Saturday, August 11, 2012

Ryan and Obama ... It's Personal ... But It Will Serve to Better Inform We the People

It appears that we're going to have a real donnybrook of a presidential campaign this summer and fall.

In my view, that's a very timely and equally good thing for We the People to have. 

It will force us to make real choices about the future direction, financial health and overall prosperity and well being of our country and its citizens.

Now think back to early 2011 while reading the following article about the confrontation and harsh words spoken by both Barack Obama and Paul Ryan.

For White House and Ryan, Deficit Became Personal says this about the feud and how it began:

"On April 13, 2011, Republican House Budget Committee Chairman Rep. Paul Ryan sat in the front row of a George Washington University auditorium in what would become a telling—and highly personal—moment in the consuming debate about the scope and size of government.

President Barack Obama, finally unveiling his 12-year, $4 trillion deficit reduction plan, singled out a competing plan offered by Mr. Ryan just six days before and – in front of a global audience – attempted to shred it.

It "ends Medicare as we know it," Mr. Obama said, adding that there was "nothing serious" about Mr. Ryan's proposal to lower taxes.

Mr. Ryan and Mr. Obama didn't lock eyes during the speech, even though they were just yards from each other, with the Wisconsin Republican scribbling notes furiously on paper. When the speech was over, he turned to make a quick exit from the room.

The deficit – the gap between how much money the government spends each year and how much it brings in through taxes – has been at least $1 trillion each year Mr. Obama was in office, and the president was under enormous political pressure to bring it down. Republicans won control of the House of Representatives just six months earlier in part because of voter frustration that Washington wasn't doing enough to reduce the deficit.

But the White House sat on its plan for weeks, waiting for Mr. Ryan to unveil his proposal first so they would have a Republican blueprint to contrast with their model, sharpening the differences.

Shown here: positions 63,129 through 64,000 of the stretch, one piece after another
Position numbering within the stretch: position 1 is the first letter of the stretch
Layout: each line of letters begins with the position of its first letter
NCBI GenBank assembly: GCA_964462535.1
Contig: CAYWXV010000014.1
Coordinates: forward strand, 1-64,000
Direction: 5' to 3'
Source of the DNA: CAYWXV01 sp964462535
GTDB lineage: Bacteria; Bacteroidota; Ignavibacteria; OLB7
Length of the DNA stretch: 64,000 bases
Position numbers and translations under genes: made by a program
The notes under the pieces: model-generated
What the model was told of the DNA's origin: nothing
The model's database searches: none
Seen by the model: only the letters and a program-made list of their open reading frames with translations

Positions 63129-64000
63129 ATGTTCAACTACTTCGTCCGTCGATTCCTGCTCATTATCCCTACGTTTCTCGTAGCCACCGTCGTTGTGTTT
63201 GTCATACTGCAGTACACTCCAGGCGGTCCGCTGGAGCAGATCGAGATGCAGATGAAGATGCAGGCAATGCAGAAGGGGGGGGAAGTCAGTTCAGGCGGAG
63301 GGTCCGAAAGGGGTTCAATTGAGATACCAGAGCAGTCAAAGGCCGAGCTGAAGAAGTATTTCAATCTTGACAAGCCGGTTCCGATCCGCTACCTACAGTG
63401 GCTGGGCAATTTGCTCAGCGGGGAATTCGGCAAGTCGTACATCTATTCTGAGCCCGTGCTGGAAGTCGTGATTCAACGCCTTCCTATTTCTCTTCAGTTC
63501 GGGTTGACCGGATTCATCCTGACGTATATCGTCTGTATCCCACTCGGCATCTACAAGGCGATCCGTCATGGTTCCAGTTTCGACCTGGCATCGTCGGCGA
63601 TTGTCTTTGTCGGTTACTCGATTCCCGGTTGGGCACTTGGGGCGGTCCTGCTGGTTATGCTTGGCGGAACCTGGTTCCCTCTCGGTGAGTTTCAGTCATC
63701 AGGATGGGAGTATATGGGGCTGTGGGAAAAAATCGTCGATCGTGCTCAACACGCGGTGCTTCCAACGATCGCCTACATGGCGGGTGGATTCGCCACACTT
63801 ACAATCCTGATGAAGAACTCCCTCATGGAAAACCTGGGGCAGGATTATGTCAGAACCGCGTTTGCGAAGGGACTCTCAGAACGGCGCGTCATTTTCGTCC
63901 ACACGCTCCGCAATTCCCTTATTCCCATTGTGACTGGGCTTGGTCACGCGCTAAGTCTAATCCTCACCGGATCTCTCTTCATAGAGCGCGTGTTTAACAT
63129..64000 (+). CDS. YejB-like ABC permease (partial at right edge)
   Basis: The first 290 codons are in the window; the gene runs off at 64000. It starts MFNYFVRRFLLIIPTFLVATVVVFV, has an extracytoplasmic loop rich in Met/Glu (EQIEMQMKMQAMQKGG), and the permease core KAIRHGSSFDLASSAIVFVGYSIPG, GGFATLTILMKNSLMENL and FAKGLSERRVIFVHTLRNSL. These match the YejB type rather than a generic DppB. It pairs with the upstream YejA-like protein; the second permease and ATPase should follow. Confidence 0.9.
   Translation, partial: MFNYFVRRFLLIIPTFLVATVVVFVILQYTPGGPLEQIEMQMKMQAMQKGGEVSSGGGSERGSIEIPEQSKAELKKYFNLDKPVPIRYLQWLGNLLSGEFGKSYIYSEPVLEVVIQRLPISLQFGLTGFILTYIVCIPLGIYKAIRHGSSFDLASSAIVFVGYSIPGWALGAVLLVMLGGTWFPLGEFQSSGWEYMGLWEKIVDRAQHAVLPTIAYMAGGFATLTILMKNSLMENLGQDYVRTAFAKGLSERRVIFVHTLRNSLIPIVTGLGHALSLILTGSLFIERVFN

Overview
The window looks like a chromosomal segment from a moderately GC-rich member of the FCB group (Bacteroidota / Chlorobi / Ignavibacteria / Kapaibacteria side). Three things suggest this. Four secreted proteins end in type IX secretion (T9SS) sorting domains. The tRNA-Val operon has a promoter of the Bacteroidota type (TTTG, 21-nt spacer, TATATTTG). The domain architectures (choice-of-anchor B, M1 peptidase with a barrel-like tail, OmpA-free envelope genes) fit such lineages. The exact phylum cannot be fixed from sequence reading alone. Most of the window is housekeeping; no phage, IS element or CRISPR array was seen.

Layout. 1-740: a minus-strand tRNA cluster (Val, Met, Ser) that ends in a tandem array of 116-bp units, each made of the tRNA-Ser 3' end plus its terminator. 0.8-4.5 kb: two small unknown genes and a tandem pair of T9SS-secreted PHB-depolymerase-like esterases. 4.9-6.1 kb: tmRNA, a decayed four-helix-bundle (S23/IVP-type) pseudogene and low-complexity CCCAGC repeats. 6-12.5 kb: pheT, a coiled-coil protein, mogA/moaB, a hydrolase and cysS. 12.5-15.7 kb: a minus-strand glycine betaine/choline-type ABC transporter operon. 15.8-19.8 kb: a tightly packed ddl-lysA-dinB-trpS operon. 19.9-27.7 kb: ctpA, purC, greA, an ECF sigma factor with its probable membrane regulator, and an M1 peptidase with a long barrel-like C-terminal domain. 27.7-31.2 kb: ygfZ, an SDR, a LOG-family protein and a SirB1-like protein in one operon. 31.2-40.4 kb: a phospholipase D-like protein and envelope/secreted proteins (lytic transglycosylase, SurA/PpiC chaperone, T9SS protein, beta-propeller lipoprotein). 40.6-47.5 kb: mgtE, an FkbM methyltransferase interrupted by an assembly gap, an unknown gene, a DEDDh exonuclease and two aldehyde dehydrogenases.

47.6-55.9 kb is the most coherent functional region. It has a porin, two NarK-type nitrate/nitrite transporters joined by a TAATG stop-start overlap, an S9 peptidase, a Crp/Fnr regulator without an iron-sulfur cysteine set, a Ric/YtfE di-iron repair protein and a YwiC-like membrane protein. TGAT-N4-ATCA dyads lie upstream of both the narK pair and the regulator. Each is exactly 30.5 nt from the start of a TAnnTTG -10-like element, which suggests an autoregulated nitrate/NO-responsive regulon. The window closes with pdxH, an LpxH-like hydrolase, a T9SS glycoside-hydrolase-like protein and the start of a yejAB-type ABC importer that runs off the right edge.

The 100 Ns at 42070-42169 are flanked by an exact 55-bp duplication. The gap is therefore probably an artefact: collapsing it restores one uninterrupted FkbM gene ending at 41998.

The White House's new plan would combine tax increases and spending cuts to slow the growth of government debt. Mr. Ryan's plan would cut spending more deeply by revamping many social programs.

His 73-page plan was called the "Path to Prosperity," and it drew the most attention for what it did to social safety net programs including Medicare and Medicaid. It proposed spending levels that were $6.2 trillion less over 10 years than what Mr. Obama had proposed in February, cutting the deficit sharply during that time.

Mr. Ryan felt the budget pressures on these programs were so extreme – with the rising costs of health care and the aging U.S. population – that fundamental changes were necessary in order to preserve their solvency and effectiveness.

He proposed turning Medicare into a program where the government would primarily help Americans pay their insurance premiums and let private insurers play a bigger role in their care. Medicaid would shift into a program primarily run by states with federal assistance. A number of other social programs would face cuts.

Fiscal conservatives loved the proposal, because it offered – in full detail for perhaps the first time – a conservative framework for arresting the growth of spending. But for liberal groups and the White House, the Ryan budget was red meat.

"We put out our plan, very specific, and you know, some people would say we led with our chin," Mr. Ryan told reporters a year later. "We led with ideas to fix this problem."